I'm a Type 1 diabetic, so I have direct knowledge of exactly how much insulin goes into my body every day. (yesterday was 40.55 units, 24.44 as basal and the balance for meals) I've gotten some insight into the role insulin plays in weight loss because of this.
Years ago, I had gained a decent amount of weight over a lazy summer, simply from eating too much. I found the weight very difficult to get off, and mistakenly attributed it to insulin at the time. Looking back, the insulin was driving me to eat. Insulin lowers blood sugar levels, which makes you eat. I was staying fat because I was eating too much, and the excess insulin levels were making that condition harder to remedy.
I switched insulins about a year after that, part of the switch was changing the dosing. I pretty much melted, lost 35 lbs in six weeks without effort. Upon consideration, I realized I was no longer eating to excess, which drove the weight loss. The low insulin levels made this happen faster, but without a caloric deficit, I would not have lost weight.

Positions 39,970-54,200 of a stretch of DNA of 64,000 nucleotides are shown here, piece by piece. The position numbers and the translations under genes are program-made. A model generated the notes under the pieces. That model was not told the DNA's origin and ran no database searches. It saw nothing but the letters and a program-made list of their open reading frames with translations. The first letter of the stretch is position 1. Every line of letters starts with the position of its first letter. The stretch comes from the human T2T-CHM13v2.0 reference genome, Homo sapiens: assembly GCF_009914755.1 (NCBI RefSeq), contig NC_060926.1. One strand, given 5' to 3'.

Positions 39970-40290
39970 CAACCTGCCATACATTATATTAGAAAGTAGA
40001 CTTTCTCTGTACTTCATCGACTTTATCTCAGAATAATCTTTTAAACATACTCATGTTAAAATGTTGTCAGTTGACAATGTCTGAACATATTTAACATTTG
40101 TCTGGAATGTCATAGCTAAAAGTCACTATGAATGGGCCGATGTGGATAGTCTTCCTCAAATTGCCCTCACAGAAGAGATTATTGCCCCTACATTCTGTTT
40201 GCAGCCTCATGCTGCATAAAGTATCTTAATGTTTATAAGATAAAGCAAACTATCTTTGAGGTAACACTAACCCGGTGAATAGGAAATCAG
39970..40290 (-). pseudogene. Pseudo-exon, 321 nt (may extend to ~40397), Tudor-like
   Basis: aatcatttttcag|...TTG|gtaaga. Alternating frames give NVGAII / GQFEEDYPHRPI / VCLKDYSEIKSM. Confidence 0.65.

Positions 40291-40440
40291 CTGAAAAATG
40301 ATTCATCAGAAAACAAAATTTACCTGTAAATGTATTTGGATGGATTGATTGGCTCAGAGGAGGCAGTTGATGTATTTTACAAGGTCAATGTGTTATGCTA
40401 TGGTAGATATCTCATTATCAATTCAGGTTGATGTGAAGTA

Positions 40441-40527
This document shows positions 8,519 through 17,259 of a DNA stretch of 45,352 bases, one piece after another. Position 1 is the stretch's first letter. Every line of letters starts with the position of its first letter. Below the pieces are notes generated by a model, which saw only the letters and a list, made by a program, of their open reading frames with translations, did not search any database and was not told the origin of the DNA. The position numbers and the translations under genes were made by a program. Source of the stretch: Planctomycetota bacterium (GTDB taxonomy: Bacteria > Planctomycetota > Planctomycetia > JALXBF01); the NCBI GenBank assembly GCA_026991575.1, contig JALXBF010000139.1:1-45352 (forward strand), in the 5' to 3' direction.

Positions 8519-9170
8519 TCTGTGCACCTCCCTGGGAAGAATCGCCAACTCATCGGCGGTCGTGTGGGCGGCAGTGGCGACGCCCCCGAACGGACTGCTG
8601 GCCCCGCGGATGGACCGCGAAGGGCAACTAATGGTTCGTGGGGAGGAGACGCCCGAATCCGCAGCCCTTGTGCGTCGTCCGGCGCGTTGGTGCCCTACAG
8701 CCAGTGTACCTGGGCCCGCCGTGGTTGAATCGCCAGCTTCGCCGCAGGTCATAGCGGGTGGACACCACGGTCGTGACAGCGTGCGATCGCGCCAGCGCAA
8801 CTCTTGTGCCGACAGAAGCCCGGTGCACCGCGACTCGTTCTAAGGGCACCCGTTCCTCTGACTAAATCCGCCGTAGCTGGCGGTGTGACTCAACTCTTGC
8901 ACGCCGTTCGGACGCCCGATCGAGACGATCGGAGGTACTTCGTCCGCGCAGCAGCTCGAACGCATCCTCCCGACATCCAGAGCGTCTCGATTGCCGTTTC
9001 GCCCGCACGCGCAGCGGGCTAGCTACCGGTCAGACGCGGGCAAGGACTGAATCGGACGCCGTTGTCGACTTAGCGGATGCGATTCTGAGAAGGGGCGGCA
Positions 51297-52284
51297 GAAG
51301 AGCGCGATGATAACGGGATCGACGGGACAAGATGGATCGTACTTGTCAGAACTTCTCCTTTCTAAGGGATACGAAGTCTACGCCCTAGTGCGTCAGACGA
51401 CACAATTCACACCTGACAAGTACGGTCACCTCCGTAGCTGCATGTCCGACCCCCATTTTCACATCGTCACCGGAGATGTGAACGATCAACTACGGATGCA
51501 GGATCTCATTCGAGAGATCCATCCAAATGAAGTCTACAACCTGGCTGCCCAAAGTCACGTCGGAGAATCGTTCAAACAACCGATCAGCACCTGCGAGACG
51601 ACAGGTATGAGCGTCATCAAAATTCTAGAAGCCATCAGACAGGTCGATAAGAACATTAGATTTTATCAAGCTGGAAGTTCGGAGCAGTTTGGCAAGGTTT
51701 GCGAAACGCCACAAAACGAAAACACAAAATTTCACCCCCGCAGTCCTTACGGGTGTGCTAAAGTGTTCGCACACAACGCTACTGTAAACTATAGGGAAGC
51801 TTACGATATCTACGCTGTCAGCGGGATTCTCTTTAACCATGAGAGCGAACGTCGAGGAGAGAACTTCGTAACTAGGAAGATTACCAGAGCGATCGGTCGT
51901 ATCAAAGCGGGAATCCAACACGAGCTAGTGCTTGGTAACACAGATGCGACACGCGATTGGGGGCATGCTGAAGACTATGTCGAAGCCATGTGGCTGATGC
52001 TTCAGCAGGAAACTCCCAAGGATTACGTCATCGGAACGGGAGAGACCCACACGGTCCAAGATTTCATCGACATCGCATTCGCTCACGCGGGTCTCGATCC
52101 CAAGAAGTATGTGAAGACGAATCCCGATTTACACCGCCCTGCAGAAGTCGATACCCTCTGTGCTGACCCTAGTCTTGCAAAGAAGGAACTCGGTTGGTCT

I've experiment since with low carb/mod carb diets (I can't successfully pull off keto, always end up running my sugar low and having to eat carbs at some point). Low carbs works in the sense that it removes most of the bullshit snack foods that I like to eat. This lowers calories, now that I'm in a deficit, the low level of insulin allows me to lose weight quickly. The weeks where I overeat, even with low insulin levels, I don't lose weight.
My guess on most people who think they can all of a sudden lose weight without effort on low carb diets: they are not really accounting for calories accurately, and they are simply eating less, likely because they normally cheat with carbs. Remove carbs from the equation, cheating gets less likely, weight loss happens. This makes sense from a human perspective, and from a thermodynamics perspective.
Self reporting of calories is all but useless, individual success on dieting revolves around finding a system where you don't have to be strictly monitoring every morsel you eat or don't eat all day.